Health Benefits of Yoga


Yoga is a spiritual practice, but it can also be physically demanding. It is recommended that students have a medical professional evaluate their health before starting yoga classes.

A consistent yoga practice may lead to improved self-esteem and a sense of well-being. It may also reduce stress and bolster the immune system.

Improved Flexibility

While yoga has a reputation for being an intense physical workout, the truth is that it can be as gentle or as vigorous as you choose. Incorporating yoga into your exercise regimen can increase flexibility, strength and balance, and improve breathing.

Studies have shown that the benefits of yoga extend far beyond the physical body. In fact, it may help ward off illness and even slow down the aging process.

What’s more, yoga strengthens the immune system by influencing gene expression. So the next time you’re feeling under the weather, try adding some savasana (corpse pose) to your routine to boost your immune function. (1)

Increased Self-Esteem

Yoga can improve your confidence by helping you to learn how to love and accept yourself and your body. In addition, it can give you the strength to stand up for yourself and what you believe in. This is important for building a strong sense of self-confidence, which can help you to feel more confident in situations that require confidence like dates and job interviews.

In one study, researchers found that a short practice of yoga improved the adolescents’ state self-esteem by increasing their subjective sense of energy and control and their positive self-view. This is consistent with the findings of previous research suggesting that yoga can increase vagal tone, thereby influencing the autonomic nervous system and associated psychological outcomes. It is also possible that the short practice of yoga increases state self-esteem by directly influencing the sensory and emotional parts of the autonomic nervous system.

Reduced Stress

Practicing yoga is proven to have many benefits on one’s mental health. It’s a great stress reliever and helps manage anxiety and depression. It also helps improve overall quality of life.

Stress is a natural part of our lives but prolonged exposure to it can cause health problems such as gastrointestinal issues, sleep disturbances, fatigue and high blood pressure. Practicing yoga is a natural way to reduce stress, and it has been shown to improve quality of life.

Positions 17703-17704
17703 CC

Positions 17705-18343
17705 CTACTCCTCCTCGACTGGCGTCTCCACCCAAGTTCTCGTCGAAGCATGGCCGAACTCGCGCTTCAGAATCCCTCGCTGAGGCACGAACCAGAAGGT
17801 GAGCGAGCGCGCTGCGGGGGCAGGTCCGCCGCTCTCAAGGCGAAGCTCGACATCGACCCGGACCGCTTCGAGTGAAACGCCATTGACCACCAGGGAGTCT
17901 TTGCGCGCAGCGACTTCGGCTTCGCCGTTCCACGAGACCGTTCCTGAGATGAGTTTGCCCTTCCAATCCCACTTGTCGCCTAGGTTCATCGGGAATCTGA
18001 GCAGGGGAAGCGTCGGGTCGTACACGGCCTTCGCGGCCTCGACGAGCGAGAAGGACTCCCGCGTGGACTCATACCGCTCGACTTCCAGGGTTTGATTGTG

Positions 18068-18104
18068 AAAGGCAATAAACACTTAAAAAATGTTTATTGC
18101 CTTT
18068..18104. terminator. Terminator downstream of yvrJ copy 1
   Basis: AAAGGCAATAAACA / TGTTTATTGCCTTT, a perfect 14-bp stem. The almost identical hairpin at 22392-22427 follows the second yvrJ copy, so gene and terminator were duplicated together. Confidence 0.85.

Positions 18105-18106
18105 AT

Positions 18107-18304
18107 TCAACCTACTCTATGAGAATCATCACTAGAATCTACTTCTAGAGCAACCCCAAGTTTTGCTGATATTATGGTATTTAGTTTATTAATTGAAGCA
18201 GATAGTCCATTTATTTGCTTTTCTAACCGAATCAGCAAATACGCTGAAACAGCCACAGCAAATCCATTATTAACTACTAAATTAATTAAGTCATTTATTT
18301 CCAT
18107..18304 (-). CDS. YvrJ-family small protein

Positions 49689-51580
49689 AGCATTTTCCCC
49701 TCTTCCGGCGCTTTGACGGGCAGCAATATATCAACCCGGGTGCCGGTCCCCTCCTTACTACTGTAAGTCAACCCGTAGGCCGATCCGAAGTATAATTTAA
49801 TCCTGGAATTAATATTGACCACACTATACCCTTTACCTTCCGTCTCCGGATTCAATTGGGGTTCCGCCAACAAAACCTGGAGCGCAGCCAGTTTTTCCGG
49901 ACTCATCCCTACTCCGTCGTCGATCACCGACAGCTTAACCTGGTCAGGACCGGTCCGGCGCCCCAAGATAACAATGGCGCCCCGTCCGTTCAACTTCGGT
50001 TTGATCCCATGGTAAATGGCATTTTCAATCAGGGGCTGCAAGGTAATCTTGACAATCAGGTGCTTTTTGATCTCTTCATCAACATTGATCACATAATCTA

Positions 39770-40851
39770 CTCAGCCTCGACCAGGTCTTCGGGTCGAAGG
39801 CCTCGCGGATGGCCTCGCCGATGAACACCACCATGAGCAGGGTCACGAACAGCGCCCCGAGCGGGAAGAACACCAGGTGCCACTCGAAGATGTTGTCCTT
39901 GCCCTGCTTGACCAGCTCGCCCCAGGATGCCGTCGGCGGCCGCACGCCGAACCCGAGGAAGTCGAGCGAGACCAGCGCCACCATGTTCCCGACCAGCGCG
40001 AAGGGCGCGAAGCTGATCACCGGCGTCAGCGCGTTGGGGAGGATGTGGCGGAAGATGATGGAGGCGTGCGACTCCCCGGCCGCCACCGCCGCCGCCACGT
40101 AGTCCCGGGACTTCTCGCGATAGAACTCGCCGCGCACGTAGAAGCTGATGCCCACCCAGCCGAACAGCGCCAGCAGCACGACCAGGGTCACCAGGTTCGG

It can also reduce tension in your body by stretching out your muscles. It also encourages the mind to calm and focus on the present. This is particularly beneficial for people with anxiety, as it can help to reduce tenseness and alleviate symptoms like panic attacks.

Better Sleep

Yoga’s combination of physical postures, breathing exercise and meditation has been shown to improve sleep. It can help people fall asleep quicker and stay asleep longer, and it can relieve insomnia and reduce the frequency of waking during the night.

It has also been shown to reduce anxiety, which can make it harder to fall asleep. Yoga nidra specifically has been shown to promote sleep by activating the parasympathetic nervous system and dampening the sympathetic nervous response.

Studies have found that women experience both objective and subjective improvement in their sleep after yoga practice, compared to control groups. This was particularly true for peri/postmenopausal women. Other subpopulations such as cancer patients, pregnant women and those with osteoarthritis have seen similar results.

Better Relationships

For many yoga practitioners, a regular yoga practice transforms relationships by improving communication and strengthening the connection. For example, couples yoga, where two people participate together in a practice that requires them to balance, align and focus on each other, heightens intimacy.

Yoga also helps practitioners become more aware of themselves and their emotions, which can help them communicate better. This can lead to fewer arguments, less tension and greater happiness in the relationship.

One study that looked at yogis’ open-ended comments on whether their relationships were better or worse because of yoga found that positive within-person influences, such as increased mindfulness, underlie the impact of yoga on interpersonal outcomes like compassion and social connectedness. This suggests that self-compassion may complement mindfulness as an important component of yoga’s effects on relationships.